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The Fallacy of Intragovernmental Debt


Some believe intragovernmental debt doesn't count toward total US debt -- but it does.

A growing problem: Baby boomers are beginning to retire. Add in early retirements due to the weak economy and S.S. beneficiaries climbed by nearly 20% from 2008 to 2009. Revenues (taxes in) have steadily dropped. The CBO is now forecasting a small annual Social Security deficit through 2012. With no surprises, 2017 is the year where benefits and revenues begin to "structurally" separate for the worse. This is a real problem, but there's still time before any crisis in this regard.

Remember, Social Security is just one form of GAS. Veterans, the disabled, military and civilian pensions, and retiree health benefits, etc. are all covered by various government agencies that hold GAS securities. Unmistakably, this is part of the public debt; the debt that the federal government is responsible for paying with tax dollars. The Treasury itself says on its website, "The Treasury securities issued to the public and to the Government Trust Funds (Intragovernmental Holdings) then become part of the total debt." Monies due, very simple.

For those that attempt to understate the debt problem in the United States, one must embrace the notion that it's easier to break a benefit due than monies due on a bond. And there's a degree of truth in this. For instance, as citizens, ultimately we're subject to the rules the government makes. Foreign creditors, however, may not be so accommodating. Perhaps it will be easier to break a promise over a bond. But still, the intragovernmental debt is held in GAS securities, so this is more untouchable than a benefit.

The Wildcards

I believe there's time before the United States would potentially face a showdown with credit. Many countries and continents would probably struggle first. We're seeing this now in Greece and Portugal, and with the European Union in dealing with these issues. With all the talk about liabilities, I never hear people talk about US assets. Remember, in a crisis, everything is on the table. There are Federal Lands and advanced weaponry that could all be used as collateral to mollify a crisis, and this is important to consider. It should be clear I'm not sounding the final bell on debt here. But there are disturbing developments as well. According to the Treasury Dept, the average maturity of US debt has fallen from between 60 and 70 months (from the mid-80s to 2002) to approximately 48 months currently. This data suggests that new debt auctions are a fixture of the future. More than anything for small businesses, it was an inability to find new buyers of expiring debt that forced upwards of 50% of small businesses to file bankruptcy in 2009. It's happening to Dubai and Greece.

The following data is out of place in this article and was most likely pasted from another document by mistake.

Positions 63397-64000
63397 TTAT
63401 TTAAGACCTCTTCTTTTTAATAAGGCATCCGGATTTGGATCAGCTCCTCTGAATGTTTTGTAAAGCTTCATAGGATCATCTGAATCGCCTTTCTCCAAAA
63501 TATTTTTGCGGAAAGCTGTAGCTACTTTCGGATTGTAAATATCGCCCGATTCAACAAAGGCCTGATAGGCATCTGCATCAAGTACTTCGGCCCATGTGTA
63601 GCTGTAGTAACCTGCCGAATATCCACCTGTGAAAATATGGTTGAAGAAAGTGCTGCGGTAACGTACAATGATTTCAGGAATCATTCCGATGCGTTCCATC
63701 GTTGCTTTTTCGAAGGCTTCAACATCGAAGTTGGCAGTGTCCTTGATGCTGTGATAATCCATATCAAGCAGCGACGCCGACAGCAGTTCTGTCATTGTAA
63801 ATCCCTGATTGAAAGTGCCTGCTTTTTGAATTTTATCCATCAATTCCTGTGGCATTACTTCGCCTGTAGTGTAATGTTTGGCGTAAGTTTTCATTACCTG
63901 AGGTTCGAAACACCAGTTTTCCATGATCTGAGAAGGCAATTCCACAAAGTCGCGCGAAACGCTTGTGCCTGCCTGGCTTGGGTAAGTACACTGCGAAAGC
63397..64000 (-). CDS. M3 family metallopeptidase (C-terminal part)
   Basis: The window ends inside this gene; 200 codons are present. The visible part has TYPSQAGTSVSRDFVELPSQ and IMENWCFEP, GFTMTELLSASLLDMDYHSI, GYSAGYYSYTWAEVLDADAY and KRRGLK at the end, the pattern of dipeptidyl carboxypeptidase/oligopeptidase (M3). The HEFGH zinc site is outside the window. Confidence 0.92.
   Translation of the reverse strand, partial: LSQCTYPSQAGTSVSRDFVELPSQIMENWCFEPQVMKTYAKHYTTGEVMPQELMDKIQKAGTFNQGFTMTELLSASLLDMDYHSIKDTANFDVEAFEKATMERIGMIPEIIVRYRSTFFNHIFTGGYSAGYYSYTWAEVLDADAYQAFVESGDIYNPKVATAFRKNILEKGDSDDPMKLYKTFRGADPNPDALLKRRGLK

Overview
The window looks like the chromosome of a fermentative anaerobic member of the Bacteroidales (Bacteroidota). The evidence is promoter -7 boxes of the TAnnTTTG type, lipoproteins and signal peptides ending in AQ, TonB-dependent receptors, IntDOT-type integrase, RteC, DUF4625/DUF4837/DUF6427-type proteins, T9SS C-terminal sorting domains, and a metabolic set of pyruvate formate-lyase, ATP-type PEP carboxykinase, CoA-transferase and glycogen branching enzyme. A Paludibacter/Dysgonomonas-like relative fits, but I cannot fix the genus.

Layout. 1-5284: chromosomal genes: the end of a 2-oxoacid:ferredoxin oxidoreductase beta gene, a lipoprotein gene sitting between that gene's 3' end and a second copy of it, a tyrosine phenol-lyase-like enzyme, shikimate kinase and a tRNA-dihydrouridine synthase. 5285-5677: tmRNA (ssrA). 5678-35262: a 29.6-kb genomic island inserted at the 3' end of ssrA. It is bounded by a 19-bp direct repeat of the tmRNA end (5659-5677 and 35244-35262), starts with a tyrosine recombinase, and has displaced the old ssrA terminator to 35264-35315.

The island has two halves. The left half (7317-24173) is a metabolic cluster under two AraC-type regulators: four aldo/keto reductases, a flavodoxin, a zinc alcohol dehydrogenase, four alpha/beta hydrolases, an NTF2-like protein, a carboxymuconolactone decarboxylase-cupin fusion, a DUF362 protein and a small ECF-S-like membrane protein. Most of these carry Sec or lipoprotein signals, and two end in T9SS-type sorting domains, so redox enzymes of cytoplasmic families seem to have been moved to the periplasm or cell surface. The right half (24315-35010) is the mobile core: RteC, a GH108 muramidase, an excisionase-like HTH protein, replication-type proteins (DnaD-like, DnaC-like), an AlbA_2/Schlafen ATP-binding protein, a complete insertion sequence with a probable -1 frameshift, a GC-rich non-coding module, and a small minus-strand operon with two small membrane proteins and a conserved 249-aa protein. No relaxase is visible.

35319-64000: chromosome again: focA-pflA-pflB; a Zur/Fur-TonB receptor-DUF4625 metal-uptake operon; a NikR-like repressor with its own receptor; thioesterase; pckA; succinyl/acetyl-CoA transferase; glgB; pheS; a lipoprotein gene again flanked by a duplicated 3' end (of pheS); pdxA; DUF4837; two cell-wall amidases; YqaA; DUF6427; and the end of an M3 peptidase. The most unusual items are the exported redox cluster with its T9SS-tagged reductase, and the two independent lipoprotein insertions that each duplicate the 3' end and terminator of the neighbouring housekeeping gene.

This is a long road, this debt worry. The dollar's emergence as a flight-to-safety trade suggests the piper isn't yet around the corner. True as this may be, any claim that America's debt is not a "structural" problem facing our country today is highly questionable. To suggest that those that believe the US debt is around 80-95% of GDP are fear mongers is simply inaccurate. Ultimately, a government and generation that have claimed an inalienable right to living by a standard beyond one's means for decades is truly immoral. One could argue that it's tantamount to stealing. Make no mistake: Taxes are going up, and promised benefits are going down. Many people don't seem to fully grasp who pays for the largess -- we do. Yes, in the end, we do, that's who.
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